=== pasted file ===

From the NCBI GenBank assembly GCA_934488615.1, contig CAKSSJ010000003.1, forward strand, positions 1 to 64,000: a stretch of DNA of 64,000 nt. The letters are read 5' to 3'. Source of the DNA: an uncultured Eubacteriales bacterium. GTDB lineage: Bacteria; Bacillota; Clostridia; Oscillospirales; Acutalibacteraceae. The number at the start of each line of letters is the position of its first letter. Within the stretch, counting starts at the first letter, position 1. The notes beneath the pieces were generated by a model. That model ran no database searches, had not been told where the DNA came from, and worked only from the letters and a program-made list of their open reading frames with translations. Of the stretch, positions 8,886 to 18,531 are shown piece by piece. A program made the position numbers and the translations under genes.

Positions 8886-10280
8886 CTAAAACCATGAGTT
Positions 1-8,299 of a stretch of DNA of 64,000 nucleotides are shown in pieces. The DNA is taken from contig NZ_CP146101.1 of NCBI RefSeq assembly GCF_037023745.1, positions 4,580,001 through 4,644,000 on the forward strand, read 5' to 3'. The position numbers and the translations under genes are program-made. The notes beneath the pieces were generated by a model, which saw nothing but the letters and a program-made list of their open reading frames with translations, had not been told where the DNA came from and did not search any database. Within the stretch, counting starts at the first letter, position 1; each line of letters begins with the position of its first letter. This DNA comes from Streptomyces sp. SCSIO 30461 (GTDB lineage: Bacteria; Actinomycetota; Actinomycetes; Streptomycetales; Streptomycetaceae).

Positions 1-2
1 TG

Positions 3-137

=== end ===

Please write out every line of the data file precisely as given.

From the NCBI GenBank assembly GCA_934488615.1, contig CAKSSJ010000003.1, forward strand, positions 1 to 64,000: a stretch of DNA of 64,000 nt. The letters are read 5' to 3'. Source of the DNA: an uncultured Eubacteriales bacterium. GTDB lineage: Bacteria; Bacillota; Clostridia; Oscillospirales; Acutalibacteraceae. The number at the start of each line of letters is the position of its first letter. Within the stretch, counting starts at the first letter, position 1. The notes beneath the pieces were generated by a model. That model ran no database searches, had not been told where the DNA came from, and worked only from the letters and a program-made list of their open reading frames with translations. Of the stretch, positions 8,886 to 18,531 are shown piece by piece. A program made the position numbers and the translations under genes.

Positions 8886-10280
8886 CTAAAACCATGAGTT
Positions 1-8,299 of a stretch of DNA of 64,000 nucleotides are shown in pieces. The DNA is taken from contig NZ_CP146101.1 of NCBI RefSeq assembly GCF_037023745.1, positions 4,580,001 through 4,644,000 on the forward strand, read 5' to 3'. The position numbers and the translations under genes are program-made. The notes beneath the pieces were generated by a model, which saw nothing but the letters and a program-made list of their open reading frames with translations, had not been told where the DNA came from and did not search any database. Within the stretch, counting starts at the first letter, position 1; each line of letters begins with the position of its first letter. This DNA comes from Streptomyces sp. SCSIO 30461 (GTDB lineage: Bacteria; Actinomycetota; Actinomycetes; Streptomycetales; Streptomycetaceae).

Positions 1-2
1 TG

Positions 3-137